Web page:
'Gaddafi is a lunatic; his theories are so stupid'
The terror outfit Al Qaeda's English-language magazine Inspire has described Libyan strongman Muammar Gaddafi as a "lunatic" and "false leader".
The spring issue of the magazine, extracts of which are available online, has a cover story called "The Tsunami of Change" written by firebrand Yemeni-American cleric Anwar al-Awlaki.
"The unfolding revolution has brought with it a wave of change," says the cover.
Muammar Gaddafi will certainly go down in history as the most "lunatic of the tawaghit (false leaders)" due to his repeated contradictions, beating around the bush, hilarious conspiracy theories and pure stupidity.
The thick magazine also features, Al Qaeda number two, Ayman al-Zawahiri, who explains the "short and long term plans after protests".
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Earlier Edition: It took Al Qaeda just $4200 to break US barriers
What Inspire's latest edition contains
"We don't know what's funnier. His (Gaddafi) contradiction quoting himself from his green book or how he opened the BBC interview with an arrogant laugh and then asked 'What is the question?' We have thus dedicated a place to laugh at this enemy of Allah," the article said.
Inspire is believed to be a magazine aimed at recruiting isolated English-speaking Muslims in the West.
The table of contents in the latest edition lists two articles by Ayman Al-Zawahiri; the first is 'The Short and Long-Term Plans After Protests', and appears to be taken from a previous Al Qaeda publication from 2007 titled 'The Advice of One Concerned'.
The second, titled 'The Overlooked Backdrop', was taken from Al-Zawahiri's third 'Message of Hope and Glad Tidings to Our People in Egypt', which was released in early March 2011.
70-page open source of Jihad
Inspire No V includes further articles in series begun in previous Inspire issues, including 'What to Expect in Jihad' by Mukhtar Hassan, 'Individual Terrorism Jihad' by Abu Mus'ab Al-Suri, 'Open Source Jihad', 'Jihad Stories', and an article by US citizen Samir Khan, who is thought to be the force behind Inspire, as well as an interview with AQAP military commander Sheikh Abu Hurairah and an article by 'Abu Suhail', which is an alias used in the past by American Al Qaeda operative Adam Gadahn.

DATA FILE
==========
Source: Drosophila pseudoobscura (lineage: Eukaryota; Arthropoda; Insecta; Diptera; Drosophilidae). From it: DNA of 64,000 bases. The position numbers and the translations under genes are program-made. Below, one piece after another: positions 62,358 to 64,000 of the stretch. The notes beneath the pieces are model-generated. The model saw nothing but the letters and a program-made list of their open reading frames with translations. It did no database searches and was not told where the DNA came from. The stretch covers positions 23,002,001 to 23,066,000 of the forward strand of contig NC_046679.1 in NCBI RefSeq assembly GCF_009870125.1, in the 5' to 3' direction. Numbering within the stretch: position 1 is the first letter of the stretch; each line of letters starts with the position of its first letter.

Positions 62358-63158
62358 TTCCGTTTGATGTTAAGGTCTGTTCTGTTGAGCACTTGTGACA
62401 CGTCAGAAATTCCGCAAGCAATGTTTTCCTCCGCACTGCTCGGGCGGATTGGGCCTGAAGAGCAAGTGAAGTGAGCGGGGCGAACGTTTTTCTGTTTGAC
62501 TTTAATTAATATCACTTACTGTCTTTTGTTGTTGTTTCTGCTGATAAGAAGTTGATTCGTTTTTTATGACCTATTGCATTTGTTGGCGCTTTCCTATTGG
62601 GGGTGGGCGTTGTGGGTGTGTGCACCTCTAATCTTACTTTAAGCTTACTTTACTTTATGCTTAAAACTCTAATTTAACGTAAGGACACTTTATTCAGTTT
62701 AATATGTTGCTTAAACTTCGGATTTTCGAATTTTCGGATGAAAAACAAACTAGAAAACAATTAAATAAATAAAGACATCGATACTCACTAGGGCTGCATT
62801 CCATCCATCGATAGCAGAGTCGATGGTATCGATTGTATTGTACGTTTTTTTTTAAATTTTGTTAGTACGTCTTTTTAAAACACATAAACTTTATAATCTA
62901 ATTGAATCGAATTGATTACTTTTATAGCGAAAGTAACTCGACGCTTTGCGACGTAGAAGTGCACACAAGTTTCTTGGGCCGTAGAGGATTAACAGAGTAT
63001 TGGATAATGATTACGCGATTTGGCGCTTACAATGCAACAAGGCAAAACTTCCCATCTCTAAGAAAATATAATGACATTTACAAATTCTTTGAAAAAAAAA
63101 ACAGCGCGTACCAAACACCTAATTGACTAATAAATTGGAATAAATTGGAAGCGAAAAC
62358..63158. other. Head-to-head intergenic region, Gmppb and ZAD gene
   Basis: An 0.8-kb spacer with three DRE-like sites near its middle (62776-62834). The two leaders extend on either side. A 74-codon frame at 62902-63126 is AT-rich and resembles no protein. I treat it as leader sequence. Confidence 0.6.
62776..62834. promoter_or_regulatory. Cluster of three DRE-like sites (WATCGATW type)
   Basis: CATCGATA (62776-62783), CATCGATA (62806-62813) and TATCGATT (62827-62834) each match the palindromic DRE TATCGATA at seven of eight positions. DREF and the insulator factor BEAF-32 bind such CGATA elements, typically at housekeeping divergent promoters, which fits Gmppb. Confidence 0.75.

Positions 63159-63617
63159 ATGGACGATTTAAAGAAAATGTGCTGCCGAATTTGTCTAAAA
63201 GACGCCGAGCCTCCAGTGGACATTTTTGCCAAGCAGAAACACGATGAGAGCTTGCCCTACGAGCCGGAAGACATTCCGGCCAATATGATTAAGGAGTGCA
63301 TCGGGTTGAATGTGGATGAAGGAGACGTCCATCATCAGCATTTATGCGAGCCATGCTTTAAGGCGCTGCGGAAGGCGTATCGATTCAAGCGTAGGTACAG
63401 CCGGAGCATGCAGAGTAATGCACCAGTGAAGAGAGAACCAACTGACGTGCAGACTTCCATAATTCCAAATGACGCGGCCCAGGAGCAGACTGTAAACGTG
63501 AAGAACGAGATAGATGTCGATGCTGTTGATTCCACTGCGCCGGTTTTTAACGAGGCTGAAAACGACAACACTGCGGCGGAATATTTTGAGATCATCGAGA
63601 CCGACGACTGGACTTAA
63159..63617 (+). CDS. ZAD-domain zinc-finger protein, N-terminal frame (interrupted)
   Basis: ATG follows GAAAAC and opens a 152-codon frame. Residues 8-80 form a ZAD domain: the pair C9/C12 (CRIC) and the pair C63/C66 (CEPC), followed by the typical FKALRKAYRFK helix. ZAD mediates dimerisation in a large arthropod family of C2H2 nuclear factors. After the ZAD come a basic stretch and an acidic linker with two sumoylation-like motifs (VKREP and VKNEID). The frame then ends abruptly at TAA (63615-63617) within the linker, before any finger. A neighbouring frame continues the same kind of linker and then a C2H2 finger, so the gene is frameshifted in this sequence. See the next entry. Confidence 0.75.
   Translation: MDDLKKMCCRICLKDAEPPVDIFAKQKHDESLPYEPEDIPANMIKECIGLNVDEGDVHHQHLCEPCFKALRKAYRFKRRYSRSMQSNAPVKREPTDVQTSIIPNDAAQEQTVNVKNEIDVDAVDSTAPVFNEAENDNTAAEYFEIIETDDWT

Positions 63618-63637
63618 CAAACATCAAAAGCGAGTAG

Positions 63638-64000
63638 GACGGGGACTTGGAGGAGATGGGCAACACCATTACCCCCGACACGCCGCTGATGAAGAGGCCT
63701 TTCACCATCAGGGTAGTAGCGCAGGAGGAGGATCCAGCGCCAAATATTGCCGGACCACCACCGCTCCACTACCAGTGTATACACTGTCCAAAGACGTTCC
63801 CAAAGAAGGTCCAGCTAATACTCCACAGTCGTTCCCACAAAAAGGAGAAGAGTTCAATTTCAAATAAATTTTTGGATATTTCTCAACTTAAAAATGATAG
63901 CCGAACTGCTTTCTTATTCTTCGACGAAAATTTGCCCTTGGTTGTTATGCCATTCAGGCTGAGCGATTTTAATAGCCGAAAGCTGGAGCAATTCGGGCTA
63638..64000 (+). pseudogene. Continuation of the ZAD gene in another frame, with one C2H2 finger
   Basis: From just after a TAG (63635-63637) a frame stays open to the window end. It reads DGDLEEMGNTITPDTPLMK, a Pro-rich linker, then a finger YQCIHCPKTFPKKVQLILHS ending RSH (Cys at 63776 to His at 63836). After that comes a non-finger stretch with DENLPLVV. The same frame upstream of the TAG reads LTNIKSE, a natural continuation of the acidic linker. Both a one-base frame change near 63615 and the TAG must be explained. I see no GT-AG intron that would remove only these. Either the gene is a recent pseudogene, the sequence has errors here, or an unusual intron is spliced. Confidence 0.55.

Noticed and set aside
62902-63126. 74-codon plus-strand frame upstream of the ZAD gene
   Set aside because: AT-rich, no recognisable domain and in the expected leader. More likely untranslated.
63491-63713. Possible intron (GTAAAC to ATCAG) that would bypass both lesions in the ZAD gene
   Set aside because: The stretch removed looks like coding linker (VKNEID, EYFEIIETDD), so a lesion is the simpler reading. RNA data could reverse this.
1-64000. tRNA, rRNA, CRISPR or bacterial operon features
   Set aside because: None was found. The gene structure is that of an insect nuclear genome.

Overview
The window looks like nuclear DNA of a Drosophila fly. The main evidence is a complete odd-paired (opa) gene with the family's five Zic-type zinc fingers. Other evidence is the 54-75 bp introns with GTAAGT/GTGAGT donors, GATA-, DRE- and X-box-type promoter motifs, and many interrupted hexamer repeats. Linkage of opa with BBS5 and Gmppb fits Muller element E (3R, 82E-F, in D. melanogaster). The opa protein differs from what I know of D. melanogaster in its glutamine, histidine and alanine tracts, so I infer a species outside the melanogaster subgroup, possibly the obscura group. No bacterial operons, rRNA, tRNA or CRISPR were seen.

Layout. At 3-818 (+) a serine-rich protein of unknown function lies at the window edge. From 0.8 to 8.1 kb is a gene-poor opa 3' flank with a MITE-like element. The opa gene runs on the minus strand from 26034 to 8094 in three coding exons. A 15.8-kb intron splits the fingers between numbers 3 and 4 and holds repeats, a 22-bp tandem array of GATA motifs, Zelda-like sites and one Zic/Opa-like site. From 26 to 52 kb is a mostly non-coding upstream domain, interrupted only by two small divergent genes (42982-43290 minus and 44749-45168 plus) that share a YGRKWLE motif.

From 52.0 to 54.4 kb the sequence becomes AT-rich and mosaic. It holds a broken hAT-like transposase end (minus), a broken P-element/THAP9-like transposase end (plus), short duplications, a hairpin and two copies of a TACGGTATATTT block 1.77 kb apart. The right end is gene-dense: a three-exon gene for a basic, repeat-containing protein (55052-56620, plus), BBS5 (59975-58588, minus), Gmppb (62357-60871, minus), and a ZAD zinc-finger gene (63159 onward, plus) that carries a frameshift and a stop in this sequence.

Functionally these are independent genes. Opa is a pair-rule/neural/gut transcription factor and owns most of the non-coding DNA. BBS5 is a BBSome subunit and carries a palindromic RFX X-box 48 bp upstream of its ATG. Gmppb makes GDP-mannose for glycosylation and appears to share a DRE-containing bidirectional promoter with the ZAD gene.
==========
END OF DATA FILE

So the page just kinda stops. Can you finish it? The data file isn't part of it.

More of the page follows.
There is no message or article, attributed to Osama bin Laden, and this is the first issue of Inspire to include an article by Al-Zarqawi's mentor Sheikh Abu Muhammad Al-Maqdisi.
Several observers have noted that Al Qaeda has lost its relevance as the Middle East erupts in pro-democracy uprising. Others have warned that Al Qaeda could find spaces to operate in the power-vacuums that these revolts create.
Al Qaeda's take on the Middle East crisis
The uprising in Libya against Gaddafi, who has been in power for more than 40 years, has, so far, been the most protracted and violent.
The past weeks have seen clashes between rebels and Gaddafi's forces as well as international military intervention on the side of rebels and to protect civilians.
Al Qaeda has not been aired its opinion in the ongoing changes in the Middle East, but this article provided a peek into its thinking.
"The apostate enemy of Allah who pretends to be like a rock-star have proven to the world the reality of his tyranny, lies and deception," a note in the magazine said.
Image: Rebels fire rockets as they return fire towards forces loyal to Muammar Gaddafi near Brega in eastern Libya
Photographs: Finbarr O'Reilly/Reuters
'Libyans have been fighting for all the right reasons'
"Brothers in Libya have been fighting against this taghut (false leader) for all the right reasons. All the tyrants in Muslim lands already do what Gaddafi does but just aren't as ridiculous," it said.
"We ask our brothers and sisters in Libya to continue standing up against the regime and show patience in the face of tyranny until he falls."
The magazine also said after the fall of Egypt's Hosni Mubarak and Tunisia's Ben Ali, the false leadership of the Arab world had stared to return to Muslims, the wealth they been hoarding.
Image: A rebel fighter stands by an abandoned tank after forces loyal to Muammar Gaddafi fled town following coalition air strikes around the eastern town of Ajdabiya
Photographs: Finbarr O'Reilly/Reuters
'US media stands exposed'
In Jordan, the magazine suggested, Al Qaeda supported the Salafi Jihadis who called for the establishment of Shariah law.
It said the story of Raymond A Davis, the suspected CIA officer, who killed two Pakistanis, is "a story that exposed famous US media outlets as propaganda pawns rather than honest journalists".
In the wake of criticism in February that American publications withheld the connection of Davis with the CIA, the New York Times said that it needed to balance providing information with responsible journalism so as not to endanger Davis.
The magazine also congratulated a "21-year-old courageous Kosovan mujahid" for killing two American servicemen on a bus in Germany.
Image: The New York Times office